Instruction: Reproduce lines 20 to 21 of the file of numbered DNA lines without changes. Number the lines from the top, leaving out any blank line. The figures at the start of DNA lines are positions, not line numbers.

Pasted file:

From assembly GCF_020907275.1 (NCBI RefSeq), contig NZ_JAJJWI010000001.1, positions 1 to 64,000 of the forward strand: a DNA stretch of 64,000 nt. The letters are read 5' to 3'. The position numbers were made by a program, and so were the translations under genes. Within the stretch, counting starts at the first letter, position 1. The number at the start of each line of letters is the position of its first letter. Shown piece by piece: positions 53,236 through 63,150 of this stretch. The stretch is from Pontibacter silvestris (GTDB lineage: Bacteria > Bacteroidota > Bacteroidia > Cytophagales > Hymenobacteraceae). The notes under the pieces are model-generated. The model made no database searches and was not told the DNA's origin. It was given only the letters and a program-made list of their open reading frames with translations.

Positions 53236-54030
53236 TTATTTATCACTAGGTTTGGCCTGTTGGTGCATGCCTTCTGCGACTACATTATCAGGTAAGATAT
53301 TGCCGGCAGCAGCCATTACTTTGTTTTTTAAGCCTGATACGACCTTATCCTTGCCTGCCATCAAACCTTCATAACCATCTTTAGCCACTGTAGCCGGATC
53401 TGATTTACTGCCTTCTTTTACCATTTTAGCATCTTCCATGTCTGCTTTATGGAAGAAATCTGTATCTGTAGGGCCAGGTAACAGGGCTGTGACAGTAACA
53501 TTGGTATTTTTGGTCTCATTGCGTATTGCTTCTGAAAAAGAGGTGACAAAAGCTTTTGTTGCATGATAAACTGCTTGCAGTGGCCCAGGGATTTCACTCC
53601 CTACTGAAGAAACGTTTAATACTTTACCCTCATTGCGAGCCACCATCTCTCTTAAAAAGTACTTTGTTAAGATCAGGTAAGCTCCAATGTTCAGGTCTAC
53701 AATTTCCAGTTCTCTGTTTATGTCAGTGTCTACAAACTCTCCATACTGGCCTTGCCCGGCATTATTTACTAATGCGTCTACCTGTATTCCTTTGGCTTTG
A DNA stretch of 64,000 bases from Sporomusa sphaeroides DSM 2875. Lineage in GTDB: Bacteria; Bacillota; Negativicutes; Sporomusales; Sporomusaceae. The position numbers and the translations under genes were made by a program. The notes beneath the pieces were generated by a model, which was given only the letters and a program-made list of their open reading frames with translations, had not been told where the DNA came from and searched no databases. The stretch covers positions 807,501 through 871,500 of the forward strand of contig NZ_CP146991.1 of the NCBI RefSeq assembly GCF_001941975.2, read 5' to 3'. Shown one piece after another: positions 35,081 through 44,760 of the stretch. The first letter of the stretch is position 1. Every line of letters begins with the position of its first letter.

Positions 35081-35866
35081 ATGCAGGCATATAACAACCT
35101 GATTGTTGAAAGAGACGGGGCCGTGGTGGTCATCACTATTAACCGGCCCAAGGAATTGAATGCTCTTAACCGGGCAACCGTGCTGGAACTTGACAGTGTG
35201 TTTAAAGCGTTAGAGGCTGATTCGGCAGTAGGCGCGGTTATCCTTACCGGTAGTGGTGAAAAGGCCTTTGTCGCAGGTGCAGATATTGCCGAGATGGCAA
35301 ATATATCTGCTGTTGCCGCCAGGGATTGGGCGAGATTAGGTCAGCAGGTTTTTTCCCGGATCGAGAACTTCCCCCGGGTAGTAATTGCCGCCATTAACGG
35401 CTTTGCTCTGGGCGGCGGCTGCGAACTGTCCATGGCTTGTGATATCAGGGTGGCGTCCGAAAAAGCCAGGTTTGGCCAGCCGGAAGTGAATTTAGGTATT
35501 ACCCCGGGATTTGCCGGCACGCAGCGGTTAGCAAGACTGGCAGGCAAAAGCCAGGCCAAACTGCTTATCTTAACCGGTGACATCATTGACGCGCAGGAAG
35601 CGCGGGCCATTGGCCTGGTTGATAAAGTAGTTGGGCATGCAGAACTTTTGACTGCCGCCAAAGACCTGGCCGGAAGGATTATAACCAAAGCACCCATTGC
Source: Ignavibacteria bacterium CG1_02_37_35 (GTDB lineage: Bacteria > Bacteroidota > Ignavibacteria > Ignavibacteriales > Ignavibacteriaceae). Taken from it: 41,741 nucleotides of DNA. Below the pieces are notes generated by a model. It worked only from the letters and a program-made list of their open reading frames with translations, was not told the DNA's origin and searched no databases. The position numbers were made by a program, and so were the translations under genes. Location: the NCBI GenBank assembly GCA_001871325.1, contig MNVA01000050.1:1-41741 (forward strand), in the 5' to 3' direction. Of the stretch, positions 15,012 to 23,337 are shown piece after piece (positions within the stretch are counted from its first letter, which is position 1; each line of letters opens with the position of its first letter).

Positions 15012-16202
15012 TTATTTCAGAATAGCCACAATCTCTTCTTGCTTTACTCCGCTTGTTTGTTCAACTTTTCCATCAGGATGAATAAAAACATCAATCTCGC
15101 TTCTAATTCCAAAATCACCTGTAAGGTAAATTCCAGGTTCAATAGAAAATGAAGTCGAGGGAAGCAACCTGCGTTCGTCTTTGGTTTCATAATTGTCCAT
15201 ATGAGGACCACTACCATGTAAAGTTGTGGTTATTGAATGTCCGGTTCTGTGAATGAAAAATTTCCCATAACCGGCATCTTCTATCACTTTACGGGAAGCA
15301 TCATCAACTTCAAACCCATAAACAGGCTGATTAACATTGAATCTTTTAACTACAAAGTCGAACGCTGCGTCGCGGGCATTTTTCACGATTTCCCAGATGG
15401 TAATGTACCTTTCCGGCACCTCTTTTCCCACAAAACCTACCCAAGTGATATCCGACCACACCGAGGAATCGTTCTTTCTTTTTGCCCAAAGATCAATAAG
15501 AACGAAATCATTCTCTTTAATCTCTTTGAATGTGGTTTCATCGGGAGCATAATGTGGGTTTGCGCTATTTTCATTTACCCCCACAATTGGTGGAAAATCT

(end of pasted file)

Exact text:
15012 TTATTTCAGAATAGCCACAATCTCTTCTTGCTTTACTCCGCTTGTTTGTTCAACTTTTCCATCAGGATGAATAAAAACATCAATCTCGC
15101 TTCTAATTCCAAAATCACCTGTAAGGTAAATTCCAGGTTCAATAGAAAATGAAGTCGAGGGAAGCAACCTGCGTTCGTCTTTGGTTTCATAATTGTCCAT